Very high anxiety disorder sufferers are typically consumed with worry about their symptoms, how anxiety is affecting their lives, and if they will ever overcome it.

 Many people in this category have difficulty functioning in day-to-day activities, have difficulties at work or can’t work, have lost their jobs, and are concerned about losing their spouses and families.

 Many people in this category become or almost become housebound, believe their condition is out of control, and often feel hopeless.

 High degree and very high degree anxiety disorder is a tough place to find oneself. The amount of lifestyle impairment is often beyond comprehension.

Statistics

Percentage of people who have anxiety disorder

percentage of anxiety disorderApproximately 20 percent of Americans have anxiety disorder.[5] It’s thought that this number is much higher (approximately 30 percent) since many people don’t report their issues with anxiety.

 Approximately 33.7 percent of Americans will have an anxiety disorder at some point in their lives.[6] Some researchers believe this number is closer to 50 percent.

Most people have moderate and above degrees of anxiety disorder

anxiety disorder degrees of severity imageAccording to the National Institute of Mental Health (NIMH), 43.5 percent of anxiety disorder sufferers have early-onset to mild anxiety, 33.7 percent have moderate anxiety, and 22.8 percent have high to very high degree anxiety.[5]

 In an online poll we conducted, 18 percent of respondents categorized their anxiety as early-onset to mild, 27.5 percent reported moderate anxiety, and 54.5 percent reported high to very high degree anxiety.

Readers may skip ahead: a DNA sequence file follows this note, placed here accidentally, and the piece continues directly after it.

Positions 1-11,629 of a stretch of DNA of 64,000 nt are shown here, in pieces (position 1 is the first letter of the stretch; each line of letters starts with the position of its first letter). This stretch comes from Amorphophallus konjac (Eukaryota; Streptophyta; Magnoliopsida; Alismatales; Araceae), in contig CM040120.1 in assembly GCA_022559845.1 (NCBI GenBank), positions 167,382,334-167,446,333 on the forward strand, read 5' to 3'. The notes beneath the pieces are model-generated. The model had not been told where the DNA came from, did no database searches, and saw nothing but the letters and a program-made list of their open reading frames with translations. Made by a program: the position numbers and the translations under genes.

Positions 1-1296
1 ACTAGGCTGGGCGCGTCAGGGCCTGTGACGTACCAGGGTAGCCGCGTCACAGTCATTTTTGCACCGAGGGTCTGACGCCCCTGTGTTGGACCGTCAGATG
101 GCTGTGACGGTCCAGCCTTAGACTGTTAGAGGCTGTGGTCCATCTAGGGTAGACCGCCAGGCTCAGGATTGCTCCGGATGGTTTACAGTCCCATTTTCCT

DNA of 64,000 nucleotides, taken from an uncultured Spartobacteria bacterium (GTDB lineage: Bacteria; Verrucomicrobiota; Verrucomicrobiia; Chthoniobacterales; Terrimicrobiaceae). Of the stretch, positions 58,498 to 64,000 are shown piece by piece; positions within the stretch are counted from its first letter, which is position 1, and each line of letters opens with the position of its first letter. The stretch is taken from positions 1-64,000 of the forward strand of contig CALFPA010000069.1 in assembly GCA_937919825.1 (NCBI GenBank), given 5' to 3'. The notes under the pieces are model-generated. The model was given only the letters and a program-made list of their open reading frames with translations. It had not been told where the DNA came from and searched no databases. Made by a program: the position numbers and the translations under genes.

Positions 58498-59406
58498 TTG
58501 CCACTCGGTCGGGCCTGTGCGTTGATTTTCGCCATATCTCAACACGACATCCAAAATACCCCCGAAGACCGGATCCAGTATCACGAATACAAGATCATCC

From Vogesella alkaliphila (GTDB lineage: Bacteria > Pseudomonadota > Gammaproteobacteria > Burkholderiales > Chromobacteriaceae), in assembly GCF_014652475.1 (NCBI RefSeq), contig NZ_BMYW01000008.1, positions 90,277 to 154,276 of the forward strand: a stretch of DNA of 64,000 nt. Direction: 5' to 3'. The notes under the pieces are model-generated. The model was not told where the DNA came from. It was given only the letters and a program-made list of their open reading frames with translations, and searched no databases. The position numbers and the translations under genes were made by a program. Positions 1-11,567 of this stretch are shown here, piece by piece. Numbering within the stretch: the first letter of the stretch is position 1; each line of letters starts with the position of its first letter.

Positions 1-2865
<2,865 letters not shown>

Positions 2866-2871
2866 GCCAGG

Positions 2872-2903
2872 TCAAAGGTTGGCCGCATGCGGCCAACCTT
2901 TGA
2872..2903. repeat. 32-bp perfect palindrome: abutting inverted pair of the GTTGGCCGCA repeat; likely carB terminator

93 percent take medication93 percent of anxiety disorder sufferers in Canada said they are taking, or have taken a medication for their anxiety.[7]

However, many people don’t find medication helpful, find that medication has made their condition worse, or are on multiple medications yet still experiencing some symptoms. Medication rarely produces complete or lasting symptom relief.

 Medications also produce side effects that can be worse than the benefit.

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Economic toll

Anxiety disorder not only takes a toll on the person, but it also exacts a heavy toll on the economy.

 For instance, mental health problems and illness cost the Canadian economy at least $50 billion each year.[8] Mood and anxiety disorders are the most common mental health disorders in Canada.

Medical system toll

In 2011, $42.3 billion was spent on providing treatment, care, and support services for people with mental health problems.[7]

 58 percent of ER visits for heart concerns are related to anxiety and not to medical problems with the heart.[9]

The toll on the ability to work

50 percent of anxiety disorder sufferers reported having to modify their work or schedule to remain working.[5]

 35 percent had to stop working altogether.[5]

 Overall, anxiety disorder can take a heavy toll on a person’s life.[10][11][12]

Anxiety disorder symptoms

Because of the tight mind/body connection, anxiety affects the mind and the body.